One in six suffer mobile phone bill shock


Ahead of the new EU roaming charge cap being introduced at midnight tonight, Which? reveals that one in six people have experienced a bill shock.

In a survey ahead of the new EU mobile phone pricing caps coming in to force, we found one in six people (17%) who have taken their mobile on holiday abroad in the past year have been shocked by a high mobile phone bill, of these one in four (25%) were charged more than £40 over their usual monthly usage.

Four in 10 (39%) said they didn’t know they had a right to challenge their mobile phone provider if they received an excessive bill after using their phone abroad. Which?’s consumer rights website has advice on how to challenge bill shock and how to complain if the mobile phone company doesn’t take any action.

The roaming charge cap will lower costs for consumers travelling within the EU and takes effect from 1st July. The maximum charge for outgoing calls, excluding VAT, will be 19 cents per minute, six cents for outgoing text messages and 20 cents for a MB download of data.

The new caps however only apply to mobile use within the nations of the European Union. Worryingly nearly half (45%) of mobile users who have been abroad in the last 12 months said they didn’t know that the price caps don’t apply to the whole of Europe, with 48% believing that they do.

Which? executive director, Richard Lloyd, said: “Capping EU mobile roaming charges is welcome news for millions of travellers, especially those who have faced expensive charges for data roaming when their mobile hasn’t even left their suitcase. Consumers travelling within the EU should now be much clearer on the charges they have to pay.”




Sensors help keep smartphone data secure


Researchers are making a smarter “kill switch” for phones that knows when a gadget is in the hands of a thief.

Software on the phone watches how you use your phone to build a portrait of your “normal” behaviour.

The software logs which apps were used and when, where the phone goes as well as more subtle indicators such as how the phone is held.

The software quickly spots if a phone is not being used by its owner and shuts down to stop data being stolen.

“We’re leveraging the predictability in our everyday lives,” said Dr Gunes Kayacik who is heading the research project at the Interactive and Trustworthy Technologies Group of Glasgow Caledonian University (GCU).

The research was carried out by Dr Kayacik, Dr Mike Just, Prof Lynne Baillie and Nicholas Micallef from GCU and Dr David Aspinall from the University of Edinburgh.

Phone-owners use different apps at different times of the day and the patterns of use are usually linked to the same locations, said Dr Kayacik.

Using seven separate sources of data generated by a phone it becomes possible to quickly build up a profile of a smartphone owner’s typical behaviour, he said.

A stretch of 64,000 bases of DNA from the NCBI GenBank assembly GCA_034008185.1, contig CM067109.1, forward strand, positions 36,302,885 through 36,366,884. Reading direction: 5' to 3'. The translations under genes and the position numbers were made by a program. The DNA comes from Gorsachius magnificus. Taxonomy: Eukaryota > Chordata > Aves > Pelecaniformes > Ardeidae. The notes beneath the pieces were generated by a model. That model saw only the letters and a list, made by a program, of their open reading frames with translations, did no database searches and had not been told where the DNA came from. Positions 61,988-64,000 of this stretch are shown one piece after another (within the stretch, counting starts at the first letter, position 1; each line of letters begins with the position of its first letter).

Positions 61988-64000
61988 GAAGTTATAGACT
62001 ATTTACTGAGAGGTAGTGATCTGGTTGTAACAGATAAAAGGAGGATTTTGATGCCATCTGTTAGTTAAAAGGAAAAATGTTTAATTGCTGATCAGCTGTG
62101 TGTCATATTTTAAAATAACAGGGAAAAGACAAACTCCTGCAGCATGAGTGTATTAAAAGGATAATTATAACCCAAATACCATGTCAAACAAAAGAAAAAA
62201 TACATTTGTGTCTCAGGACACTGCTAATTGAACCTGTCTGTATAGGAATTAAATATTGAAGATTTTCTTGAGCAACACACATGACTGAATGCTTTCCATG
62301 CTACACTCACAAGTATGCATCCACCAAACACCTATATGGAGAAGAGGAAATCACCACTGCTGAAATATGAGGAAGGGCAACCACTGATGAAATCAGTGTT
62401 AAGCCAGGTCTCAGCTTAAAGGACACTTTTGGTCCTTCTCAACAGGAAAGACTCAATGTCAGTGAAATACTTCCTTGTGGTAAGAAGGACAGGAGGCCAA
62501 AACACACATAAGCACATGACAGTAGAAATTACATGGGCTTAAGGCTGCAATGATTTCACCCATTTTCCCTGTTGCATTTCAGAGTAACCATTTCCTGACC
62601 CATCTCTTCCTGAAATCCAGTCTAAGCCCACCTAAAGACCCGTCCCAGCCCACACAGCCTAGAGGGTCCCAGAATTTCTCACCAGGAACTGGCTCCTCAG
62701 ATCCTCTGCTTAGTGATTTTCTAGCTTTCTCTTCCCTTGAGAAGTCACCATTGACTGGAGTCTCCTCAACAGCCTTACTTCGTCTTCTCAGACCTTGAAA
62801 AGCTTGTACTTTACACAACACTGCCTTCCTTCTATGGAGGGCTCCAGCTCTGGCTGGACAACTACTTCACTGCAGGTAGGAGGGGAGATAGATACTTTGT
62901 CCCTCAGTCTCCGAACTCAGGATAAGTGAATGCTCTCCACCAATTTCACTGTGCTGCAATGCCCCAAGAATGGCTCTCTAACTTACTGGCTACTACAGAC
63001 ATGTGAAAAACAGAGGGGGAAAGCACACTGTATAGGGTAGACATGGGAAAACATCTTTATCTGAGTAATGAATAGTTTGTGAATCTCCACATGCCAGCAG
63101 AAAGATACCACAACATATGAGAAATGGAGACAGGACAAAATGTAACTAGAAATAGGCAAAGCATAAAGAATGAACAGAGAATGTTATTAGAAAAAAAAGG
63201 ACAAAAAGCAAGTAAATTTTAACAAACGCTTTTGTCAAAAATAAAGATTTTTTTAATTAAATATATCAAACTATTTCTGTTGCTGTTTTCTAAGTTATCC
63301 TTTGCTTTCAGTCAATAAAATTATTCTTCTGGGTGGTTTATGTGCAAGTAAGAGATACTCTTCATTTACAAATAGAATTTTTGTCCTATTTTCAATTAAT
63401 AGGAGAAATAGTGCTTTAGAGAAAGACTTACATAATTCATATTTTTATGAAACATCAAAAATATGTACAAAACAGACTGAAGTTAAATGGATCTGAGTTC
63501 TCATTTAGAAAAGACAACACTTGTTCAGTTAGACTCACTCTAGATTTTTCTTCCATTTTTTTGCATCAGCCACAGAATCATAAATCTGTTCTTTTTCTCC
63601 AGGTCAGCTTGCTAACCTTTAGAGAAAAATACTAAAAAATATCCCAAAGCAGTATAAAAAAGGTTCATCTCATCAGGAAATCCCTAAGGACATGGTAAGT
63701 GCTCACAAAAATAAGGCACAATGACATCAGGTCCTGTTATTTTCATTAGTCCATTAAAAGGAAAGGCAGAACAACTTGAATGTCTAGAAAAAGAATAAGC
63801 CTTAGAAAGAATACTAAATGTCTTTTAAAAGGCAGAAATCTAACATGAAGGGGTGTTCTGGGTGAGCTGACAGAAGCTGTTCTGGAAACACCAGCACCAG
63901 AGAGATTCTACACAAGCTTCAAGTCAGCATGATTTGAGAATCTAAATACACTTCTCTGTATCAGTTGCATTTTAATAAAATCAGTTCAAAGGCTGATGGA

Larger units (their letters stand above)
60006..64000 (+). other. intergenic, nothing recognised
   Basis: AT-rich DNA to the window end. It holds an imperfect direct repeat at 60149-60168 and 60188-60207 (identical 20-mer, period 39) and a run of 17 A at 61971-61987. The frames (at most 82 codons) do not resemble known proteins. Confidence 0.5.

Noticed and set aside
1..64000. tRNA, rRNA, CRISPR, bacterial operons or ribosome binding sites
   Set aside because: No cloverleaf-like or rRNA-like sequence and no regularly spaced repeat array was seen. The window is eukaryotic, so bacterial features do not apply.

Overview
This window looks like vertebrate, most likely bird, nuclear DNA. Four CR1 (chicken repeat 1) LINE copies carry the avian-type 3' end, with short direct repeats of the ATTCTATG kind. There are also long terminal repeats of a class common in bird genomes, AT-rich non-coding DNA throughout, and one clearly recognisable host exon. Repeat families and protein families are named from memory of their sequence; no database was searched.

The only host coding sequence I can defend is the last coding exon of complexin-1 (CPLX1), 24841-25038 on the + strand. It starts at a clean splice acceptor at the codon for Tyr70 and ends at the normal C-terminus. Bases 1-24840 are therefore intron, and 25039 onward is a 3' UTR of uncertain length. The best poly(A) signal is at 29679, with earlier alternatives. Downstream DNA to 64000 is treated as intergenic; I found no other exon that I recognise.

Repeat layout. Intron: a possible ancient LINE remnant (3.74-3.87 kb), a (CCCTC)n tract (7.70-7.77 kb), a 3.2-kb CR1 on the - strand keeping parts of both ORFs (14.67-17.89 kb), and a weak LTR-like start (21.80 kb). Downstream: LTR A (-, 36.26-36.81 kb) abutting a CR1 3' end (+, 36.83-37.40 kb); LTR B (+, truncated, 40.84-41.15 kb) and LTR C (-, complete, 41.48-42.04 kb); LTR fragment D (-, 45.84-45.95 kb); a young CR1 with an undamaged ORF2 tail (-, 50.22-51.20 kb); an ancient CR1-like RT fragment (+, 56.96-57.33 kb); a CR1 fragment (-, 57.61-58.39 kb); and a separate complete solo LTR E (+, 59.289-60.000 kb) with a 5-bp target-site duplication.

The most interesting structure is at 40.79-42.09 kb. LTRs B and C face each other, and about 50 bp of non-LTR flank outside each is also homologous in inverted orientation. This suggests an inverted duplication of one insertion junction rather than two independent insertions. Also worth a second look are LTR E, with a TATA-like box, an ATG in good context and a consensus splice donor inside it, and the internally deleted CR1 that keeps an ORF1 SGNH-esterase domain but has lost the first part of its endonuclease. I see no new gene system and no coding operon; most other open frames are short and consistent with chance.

Profiling-software developed by the Glasgow team logs the apps being used, the base stations the phone talks to and which wi-fi networks are nearby as well as ambient data about noise, light, magnetic fields and the handset’s orientation and location.

Early versions of the behaviour-logging software currently take a few days to build up a profile of average use, said Dr Kayacik. The software gets better at spotting its real owner the longer it runs.

“We look at when the applications are being used and where,” he said. “If a phone is being used out of place and out of time we can detect it.”

In addition, he said, the behavioural cues the software picks up can also detect if a phone has fallen into the hands of an unauthorised user even if they are in a location where the phone is regularly used by its real owner.

Current versions of the logging software can spot if a phone has been stolen in a couple of minutes, he said.

As well as acting as an anti-theft device, the software can also be used as a guarantor of identity when people use their phones to shop online or send messages to friends and family.

Prof Baillie said the software could be used in place of the Pin and screen-swipe systems currently used to safeguard phones against unauthorised use.

Research suggests people have to swipe or tap in their Pin up to 100 times a day just to unlock their handset and use it, she said.

That system is so cumbersome many people do not bother with any security measures at all, said Prof Baillie.

By contrast, the behaviour modelling system would keep a phone unlocked as long as it was in the hands of its owner, she said.

“You may still have to use a Pin but only when it was really needed,” she said. The extra security measures could be triggered only in certain circumstances such as when someone was shopping or trying to log on to a corporate network, she added.

Mobile security expert Nigel Stanley of consultancy Open Sky said the Glasgow research looked “interesting”.

“Clearly something needs to be done to secure these devices in a smarter way,” said Mr Stanley.

“However,” he said, “we need to think about the privacy implications of putting into practice such monitoring – is it sent back to a central site for processing or is it simply used locally on the device?”